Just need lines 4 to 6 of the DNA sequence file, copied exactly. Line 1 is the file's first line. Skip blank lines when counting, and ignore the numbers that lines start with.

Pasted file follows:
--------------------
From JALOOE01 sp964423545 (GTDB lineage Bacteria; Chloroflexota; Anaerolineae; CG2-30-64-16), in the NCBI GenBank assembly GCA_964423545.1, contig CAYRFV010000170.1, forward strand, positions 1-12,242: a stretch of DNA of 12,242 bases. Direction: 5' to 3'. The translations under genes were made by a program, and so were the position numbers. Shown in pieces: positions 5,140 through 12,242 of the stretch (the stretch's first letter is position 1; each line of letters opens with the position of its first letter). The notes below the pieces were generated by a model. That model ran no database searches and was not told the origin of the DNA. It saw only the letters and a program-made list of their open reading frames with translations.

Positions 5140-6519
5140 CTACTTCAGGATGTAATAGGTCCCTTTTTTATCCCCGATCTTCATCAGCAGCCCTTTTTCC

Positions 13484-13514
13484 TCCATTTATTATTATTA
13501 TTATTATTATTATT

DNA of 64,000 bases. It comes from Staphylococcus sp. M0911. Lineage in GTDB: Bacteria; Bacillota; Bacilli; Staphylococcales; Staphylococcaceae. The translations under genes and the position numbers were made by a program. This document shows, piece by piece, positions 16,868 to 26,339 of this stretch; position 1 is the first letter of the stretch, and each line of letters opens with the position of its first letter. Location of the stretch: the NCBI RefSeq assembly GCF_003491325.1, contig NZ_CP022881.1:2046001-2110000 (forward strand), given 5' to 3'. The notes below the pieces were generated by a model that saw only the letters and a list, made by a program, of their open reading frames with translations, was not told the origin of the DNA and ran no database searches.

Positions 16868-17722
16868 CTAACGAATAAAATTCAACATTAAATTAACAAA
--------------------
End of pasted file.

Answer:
Positions 13484-13514
13484 TCCATTTATTATTATTA
13501 TTATTATTATTATT